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FRENCH CITIZENSHIP

Le Pen’s plan to legalise discrimination against foreigners in France – including dual nationals

Marine Le Pen will put a bill on immigration and national identity to a referendum within six months if she wins the election - and her plan would have a major impact on all foreigners living in France, even if they have taken French citizenship.

Le Pen's plan to legalise discrimination against foreigners in France - including dual nationals
French far-right party Rassemblement National (RN) presidential candidate Marine Le Pen. (Photo: Christophe Simon / AFP)

This bill, “will modify a number of articles of our Constitution in order to integrate the migration issue into our supreme text but also to prevent supranational jurisdictions from forcing France to follow policies contrary to the will of the French people,” according to Le Pen’s manifesto.

If Le Pen gets in and if the law is passed, an estimated 3.5 million people in France suddenly would not have the same rights here as ‘French nationals’.

This includes people who have lived in France for decades and people who have become French citizens.

The plan for “national priority” sets up legal discrimination between French nationals and foreigners for jobs in the private sector, civil service, as well as access to social housing, healthcare and social benefits.

READ ALSO Macron v Le Pen: What are their policies for foreigners living in France?

Le Pen, a lawyer by profession, knows that the bill she proposes violates the French constitution, European conventions and the Universal Declaration of Human Rights of 1789.

That’s why she wants to put it to a referendum, which bypasses parliament and sidesteps the scrutiny of the Conseil Constitutionnel – France’s highest court on all matters related to the constitution, which would be highly likely to say that the move is unconstitutional.

Article one of the proposed bill – available here (pdf) – contains the following text: “The access of foreigners to any public or private employment, to the exercise of certain professions, economic or associative activities, professional or trade union representation functions, as well as to the benefit of solidarity benefits, is determined by law.

“The law sets the conditions and areas in which national priority may be applied, understood as the priority granted to nationals.”

Under article six: “The law may prohibit access to jobs in government agencies, public companies and legal entities, public enterprises and legal persons entrusted with a public service mission to persons who possess the nationality of another State.”

Le Pen’s immigration law would remove the right of foreign-born residents of France to work for – among others – La Poste, EDF, SNCF, businesses in social and health sectors and would also allow for “criminal or administrative sanctions to punish the actions of any person or legal entity who disregards the rules governing the entry, stay or work of foreigners in France, including through any assistance.”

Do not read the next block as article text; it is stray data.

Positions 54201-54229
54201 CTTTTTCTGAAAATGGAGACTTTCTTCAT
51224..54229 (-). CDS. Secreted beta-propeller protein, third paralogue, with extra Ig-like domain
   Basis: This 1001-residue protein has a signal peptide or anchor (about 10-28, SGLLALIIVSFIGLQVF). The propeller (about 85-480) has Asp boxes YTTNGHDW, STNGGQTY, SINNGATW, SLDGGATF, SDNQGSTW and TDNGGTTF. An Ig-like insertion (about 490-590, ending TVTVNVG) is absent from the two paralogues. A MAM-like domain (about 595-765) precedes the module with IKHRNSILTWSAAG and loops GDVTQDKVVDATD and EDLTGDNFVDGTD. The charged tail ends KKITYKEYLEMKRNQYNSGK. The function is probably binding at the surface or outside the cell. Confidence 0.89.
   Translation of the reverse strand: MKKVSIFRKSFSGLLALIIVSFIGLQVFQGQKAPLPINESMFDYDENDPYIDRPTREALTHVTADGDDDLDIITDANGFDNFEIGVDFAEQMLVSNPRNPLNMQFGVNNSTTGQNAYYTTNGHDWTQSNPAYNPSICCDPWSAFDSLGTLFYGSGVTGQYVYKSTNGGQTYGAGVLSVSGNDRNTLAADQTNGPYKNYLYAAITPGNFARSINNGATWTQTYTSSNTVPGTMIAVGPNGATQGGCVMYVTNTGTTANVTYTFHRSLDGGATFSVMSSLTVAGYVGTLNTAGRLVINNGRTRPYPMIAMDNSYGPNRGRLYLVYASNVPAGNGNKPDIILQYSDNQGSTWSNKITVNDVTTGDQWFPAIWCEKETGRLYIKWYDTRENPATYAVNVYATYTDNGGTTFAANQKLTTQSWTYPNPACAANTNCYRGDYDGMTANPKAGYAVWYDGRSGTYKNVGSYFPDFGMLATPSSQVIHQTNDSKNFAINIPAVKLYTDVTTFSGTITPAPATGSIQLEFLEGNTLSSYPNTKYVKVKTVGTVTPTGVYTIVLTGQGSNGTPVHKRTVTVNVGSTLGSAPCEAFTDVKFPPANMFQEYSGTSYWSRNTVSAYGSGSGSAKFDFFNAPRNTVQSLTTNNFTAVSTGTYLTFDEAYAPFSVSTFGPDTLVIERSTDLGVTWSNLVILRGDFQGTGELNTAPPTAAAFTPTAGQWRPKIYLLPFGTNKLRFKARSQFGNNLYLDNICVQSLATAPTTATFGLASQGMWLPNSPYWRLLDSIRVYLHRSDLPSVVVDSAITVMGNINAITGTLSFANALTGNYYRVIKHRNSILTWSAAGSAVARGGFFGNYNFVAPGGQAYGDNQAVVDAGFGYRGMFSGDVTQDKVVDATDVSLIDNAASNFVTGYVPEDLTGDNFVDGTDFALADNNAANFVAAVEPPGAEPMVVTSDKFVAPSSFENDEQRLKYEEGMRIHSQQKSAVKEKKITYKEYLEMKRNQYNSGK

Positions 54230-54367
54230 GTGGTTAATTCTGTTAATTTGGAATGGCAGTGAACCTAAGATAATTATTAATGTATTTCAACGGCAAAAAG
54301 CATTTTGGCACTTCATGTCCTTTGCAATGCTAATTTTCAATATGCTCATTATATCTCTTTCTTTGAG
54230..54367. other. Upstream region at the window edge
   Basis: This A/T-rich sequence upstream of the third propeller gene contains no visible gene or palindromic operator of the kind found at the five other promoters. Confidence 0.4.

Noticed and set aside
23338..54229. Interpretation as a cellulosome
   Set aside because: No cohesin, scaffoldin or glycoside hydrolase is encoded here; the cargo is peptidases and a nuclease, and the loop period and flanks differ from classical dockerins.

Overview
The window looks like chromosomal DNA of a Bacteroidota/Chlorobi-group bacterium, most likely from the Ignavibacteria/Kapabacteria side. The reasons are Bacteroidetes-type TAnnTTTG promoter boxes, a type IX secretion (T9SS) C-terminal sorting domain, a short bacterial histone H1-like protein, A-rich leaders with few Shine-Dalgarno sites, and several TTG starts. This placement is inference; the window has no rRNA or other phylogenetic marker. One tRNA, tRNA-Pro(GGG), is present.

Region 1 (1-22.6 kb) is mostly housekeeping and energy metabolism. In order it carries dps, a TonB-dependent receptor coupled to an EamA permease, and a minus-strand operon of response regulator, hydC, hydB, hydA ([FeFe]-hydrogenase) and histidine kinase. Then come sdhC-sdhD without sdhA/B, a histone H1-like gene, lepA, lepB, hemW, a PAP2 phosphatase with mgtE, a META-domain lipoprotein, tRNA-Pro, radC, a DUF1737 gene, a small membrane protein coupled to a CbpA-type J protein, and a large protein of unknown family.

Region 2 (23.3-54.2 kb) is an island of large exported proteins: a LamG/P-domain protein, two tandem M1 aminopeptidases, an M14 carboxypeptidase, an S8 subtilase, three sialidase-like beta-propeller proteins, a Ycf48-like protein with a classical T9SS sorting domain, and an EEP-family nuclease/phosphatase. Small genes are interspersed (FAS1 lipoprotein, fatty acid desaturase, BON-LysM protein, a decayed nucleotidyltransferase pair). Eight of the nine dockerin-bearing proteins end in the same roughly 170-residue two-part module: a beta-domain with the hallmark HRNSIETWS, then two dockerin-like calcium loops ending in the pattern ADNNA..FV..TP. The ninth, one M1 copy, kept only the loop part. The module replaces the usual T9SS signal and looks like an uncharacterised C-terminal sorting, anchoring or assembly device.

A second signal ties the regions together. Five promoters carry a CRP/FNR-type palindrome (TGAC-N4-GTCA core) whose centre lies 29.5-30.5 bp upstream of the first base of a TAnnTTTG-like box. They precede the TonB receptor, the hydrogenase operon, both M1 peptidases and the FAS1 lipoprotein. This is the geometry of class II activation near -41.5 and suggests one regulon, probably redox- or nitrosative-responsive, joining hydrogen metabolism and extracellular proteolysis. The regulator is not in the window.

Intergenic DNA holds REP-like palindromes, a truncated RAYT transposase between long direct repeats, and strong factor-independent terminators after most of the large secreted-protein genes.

As well as blocking access to certain professions, the bill – if passed – would deprive foreigners in France of family allowances and other benefits, deny them access to trade unions, make gaining French citizenship more difficult, do away with the droit du sol rule (which gives the right to citizenship of people born in France) and prevent many families from reuniting in France. 

It would also make access to healthcare more difficult.

Foreign nationals who want to settle in France under a Le Pen regime, they will have to prove that they are “holders of an insurance contract covering their health expenses” because, warns the RN candidate, “they cannot constitute a cost for the social protection system and for public finances”.

It’s not clear how long foreigners would be required to have private health insurance for and when/if they would be allowed to register within the French health system.

Le Pen’s chief of staff Renaud Labaye has insisted that, as a constitutional text, it was necessary to keep definitions as broad as possible to allow legal implements to then “restrict the scope of prohibitions”, including those who hold dual nationality.

At present certain jobs – including senior civil servant roles – are restricted to French nationals while some  public sector roles are restricted to EU citizens.

You can run for office on a local level – say town councillor or village mayor – if you are an EU citizen, but to run to become an MP, Senator or the president you must be French.

Crucially, however, there is no distinction between people who were born French and those who acquired French nationality later in life through family, marriage or residency – there have been two French presidential candidates (Eva Joly in 2012 and Anne Hidalgo in 2022) who were not French citizens from birth.  

In her 2012 and 2017 election campaigns, Le Pen proposed banning dual nationality, meaning that people could only become French citizens if they renounce the citizenship of their birth country. However in 2022 she has ditched that policy, to the reported surprise of many in her party. 

French citizenship rules are relatively generous, allowing citizenship after five years of residence – albeit with a ton of paperwork, a French language qualification and an average 18-month waiting time.